Linked by Kroc Camen on Thu 29th Apr 2010 23:04 UTC
Internet Explorer I am almost flabbergasted by the spin and blunt-face upon which this news is delivered. We were just discussing the pot calling the kettle black with Apple / Adobe and now Microsoft have also come out in favour of a closed video format for an open web--IE9's HTML5 video support will allow H264 only. Update Now that the initial shock is over, I've rewritten the article to actually represent news rather than something on Twitter.
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RE[6]: 1-2 Punch
by lemur2 on Fri 30th Apr 2010 04:36 UTC in reply to "RE[5]: 1-2 Punch"
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Where is it written that it needs to be royalty free to be a standard? Just because it hasn't happened doesn't me an it can't.
On the standard organisation side, the W3C ensures that its specifications can be implemented on a Royalty-Free (RF) basis.
The World Wide Web Consortium (W3C) is the main international standards organization for the World Wide Web (abbreviated WWW or W3).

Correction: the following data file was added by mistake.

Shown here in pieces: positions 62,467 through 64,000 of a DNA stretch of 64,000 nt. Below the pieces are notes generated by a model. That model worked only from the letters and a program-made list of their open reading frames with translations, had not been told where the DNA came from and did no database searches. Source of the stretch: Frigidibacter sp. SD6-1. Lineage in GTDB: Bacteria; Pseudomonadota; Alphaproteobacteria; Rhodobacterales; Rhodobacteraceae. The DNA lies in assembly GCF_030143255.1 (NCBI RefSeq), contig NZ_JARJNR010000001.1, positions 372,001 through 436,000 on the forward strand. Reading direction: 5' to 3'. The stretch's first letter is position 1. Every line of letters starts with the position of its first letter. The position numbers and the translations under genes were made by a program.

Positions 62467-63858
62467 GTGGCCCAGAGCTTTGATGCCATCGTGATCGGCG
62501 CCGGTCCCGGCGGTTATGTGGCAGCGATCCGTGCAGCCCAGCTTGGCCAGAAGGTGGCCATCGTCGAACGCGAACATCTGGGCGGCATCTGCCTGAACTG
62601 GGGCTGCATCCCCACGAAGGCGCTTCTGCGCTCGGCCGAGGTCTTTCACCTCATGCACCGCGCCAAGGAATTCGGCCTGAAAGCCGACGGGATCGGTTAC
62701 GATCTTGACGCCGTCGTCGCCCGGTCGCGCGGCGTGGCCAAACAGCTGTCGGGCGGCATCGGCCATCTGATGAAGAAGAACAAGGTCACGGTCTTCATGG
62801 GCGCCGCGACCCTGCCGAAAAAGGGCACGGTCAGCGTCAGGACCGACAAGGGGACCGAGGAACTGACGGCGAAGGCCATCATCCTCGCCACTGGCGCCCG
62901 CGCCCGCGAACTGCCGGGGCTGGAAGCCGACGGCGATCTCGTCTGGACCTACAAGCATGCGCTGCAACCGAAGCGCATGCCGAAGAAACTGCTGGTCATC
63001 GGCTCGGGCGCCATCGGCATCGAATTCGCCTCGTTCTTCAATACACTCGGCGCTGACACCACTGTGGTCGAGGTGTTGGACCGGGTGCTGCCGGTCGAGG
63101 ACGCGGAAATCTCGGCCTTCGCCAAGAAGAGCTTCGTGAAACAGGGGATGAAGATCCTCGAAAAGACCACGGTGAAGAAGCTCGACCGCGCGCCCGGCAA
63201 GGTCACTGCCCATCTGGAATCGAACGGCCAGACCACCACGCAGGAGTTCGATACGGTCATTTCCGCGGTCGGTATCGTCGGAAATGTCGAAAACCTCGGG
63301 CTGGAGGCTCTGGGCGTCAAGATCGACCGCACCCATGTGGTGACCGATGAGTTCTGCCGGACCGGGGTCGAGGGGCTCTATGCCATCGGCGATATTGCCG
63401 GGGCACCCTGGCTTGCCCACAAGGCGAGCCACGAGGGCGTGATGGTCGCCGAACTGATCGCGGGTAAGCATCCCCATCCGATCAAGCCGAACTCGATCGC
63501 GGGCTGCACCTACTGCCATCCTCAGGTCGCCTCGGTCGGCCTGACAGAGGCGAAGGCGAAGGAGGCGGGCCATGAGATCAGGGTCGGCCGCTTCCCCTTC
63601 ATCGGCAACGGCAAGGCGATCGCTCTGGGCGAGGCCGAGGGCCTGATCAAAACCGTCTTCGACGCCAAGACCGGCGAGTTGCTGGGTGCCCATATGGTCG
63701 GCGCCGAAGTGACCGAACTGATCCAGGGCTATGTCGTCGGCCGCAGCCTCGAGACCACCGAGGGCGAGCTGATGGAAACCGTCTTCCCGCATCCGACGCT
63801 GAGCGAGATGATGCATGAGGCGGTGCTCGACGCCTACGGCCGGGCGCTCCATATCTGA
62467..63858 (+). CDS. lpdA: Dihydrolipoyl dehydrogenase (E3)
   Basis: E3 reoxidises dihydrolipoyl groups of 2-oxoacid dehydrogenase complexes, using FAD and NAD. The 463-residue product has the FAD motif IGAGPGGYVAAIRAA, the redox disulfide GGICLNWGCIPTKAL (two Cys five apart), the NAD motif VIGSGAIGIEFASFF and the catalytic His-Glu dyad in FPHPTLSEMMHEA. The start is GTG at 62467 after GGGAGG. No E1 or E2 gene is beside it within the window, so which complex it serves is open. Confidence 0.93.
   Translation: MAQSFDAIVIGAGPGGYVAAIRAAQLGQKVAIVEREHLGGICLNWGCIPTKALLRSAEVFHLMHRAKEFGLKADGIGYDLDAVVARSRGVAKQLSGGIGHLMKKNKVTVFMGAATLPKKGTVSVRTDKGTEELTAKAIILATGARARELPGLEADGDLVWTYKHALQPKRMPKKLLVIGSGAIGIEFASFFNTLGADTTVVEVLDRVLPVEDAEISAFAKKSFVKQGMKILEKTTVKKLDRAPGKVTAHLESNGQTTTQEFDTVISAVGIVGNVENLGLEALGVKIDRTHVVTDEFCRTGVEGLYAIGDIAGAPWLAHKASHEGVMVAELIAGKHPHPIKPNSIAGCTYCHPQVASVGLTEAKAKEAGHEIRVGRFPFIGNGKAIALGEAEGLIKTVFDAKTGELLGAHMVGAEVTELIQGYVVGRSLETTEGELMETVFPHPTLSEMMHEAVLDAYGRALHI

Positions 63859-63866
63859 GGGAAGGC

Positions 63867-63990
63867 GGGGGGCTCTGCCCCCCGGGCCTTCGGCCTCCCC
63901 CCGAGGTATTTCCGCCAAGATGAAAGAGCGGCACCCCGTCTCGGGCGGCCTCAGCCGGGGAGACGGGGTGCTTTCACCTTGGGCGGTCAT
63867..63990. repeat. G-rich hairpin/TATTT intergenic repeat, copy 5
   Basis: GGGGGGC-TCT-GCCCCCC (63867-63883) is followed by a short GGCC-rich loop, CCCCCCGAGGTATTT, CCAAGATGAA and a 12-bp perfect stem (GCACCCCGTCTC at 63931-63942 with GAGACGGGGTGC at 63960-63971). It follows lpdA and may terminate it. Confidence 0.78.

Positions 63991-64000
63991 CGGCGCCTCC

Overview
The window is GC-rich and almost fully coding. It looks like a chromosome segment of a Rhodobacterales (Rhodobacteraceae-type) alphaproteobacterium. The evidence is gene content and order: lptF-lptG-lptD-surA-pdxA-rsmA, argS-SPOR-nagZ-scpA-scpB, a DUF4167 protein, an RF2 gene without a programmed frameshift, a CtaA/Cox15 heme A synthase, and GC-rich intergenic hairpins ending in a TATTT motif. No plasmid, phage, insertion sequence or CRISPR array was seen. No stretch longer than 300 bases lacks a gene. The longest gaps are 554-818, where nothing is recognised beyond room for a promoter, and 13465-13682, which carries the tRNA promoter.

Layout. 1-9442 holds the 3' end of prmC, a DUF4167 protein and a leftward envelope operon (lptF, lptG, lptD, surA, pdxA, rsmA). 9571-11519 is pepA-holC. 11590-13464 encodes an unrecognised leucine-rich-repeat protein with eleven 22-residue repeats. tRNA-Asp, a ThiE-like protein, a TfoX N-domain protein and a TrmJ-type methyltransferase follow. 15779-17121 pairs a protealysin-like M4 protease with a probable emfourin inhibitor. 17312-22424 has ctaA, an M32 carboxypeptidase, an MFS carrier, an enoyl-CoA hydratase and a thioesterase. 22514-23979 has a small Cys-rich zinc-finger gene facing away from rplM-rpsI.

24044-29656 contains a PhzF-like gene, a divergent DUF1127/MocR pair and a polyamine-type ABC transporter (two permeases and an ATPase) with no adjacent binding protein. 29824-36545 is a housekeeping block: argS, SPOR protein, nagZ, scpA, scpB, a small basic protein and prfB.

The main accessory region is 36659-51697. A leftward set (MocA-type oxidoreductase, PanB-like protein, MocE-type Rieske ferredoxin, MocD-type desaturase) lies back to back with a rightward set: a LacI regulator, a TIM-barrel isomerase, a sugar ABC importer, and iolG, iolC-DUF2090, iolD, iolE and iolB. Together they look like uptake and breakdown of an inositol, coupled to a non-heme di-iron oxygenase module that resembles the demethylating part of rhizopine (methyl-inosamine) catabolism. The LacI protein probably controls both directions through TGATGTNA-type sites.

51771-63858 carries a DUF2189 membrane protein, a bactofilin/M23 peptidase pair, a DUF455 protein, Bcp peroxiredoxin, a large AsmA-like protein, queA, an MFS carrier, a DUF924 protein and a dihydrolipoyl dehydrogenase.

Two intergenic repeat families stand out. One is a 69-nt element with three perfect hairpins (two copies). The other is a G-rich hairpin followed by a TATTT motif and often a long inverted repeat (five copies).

Founded and headed by Sir Tim Berners-Lee, the consortium is made up of member organizations which maintain full-time staff for the purpose of working together in the development of standards for the World Wide Web. As of 8 September 2009, the World Wide Web Consortium (W3C) has 356 members.

In accord with the W3C Process Document, a Recommendation progresses through five maturity levels:

1 Working Draft (WD)
2 Last Call Working Draft
3 Candidate Recommendation (CR)
4 Proposed Recommendation (PR)
5 W3C Recommendation (REC)

A Recommendation may be updated by separately published Errata until enough substantial edits accumulate, at which time a new edition of the Recommendation may be produced (e.g., XML is now in its fifth edition). W3C also publishes various kinds of informative Notes which are not intended to be treated as standards.

W3C leaves it up to manufacturers to follow the Recommendations. Many of its standards define levels of conformance, which the developers must follow if they wish to label their product W3C-compliant. Like any standards of other organizations, W3C recommendations are sometimes implemented partially. The Recommendations are under a royalty-free patent license, allowing anyone to implement them.

At this time, AFAIK, HTML5 is only a Candidate Recommendation (CR), or perhaps even earlier.

It won't progress to a W3C Recommendation (REC) until it specifies a suitable codec, and that codec must be royalty-free.

Edited 2010-04-30 04:55 UTC

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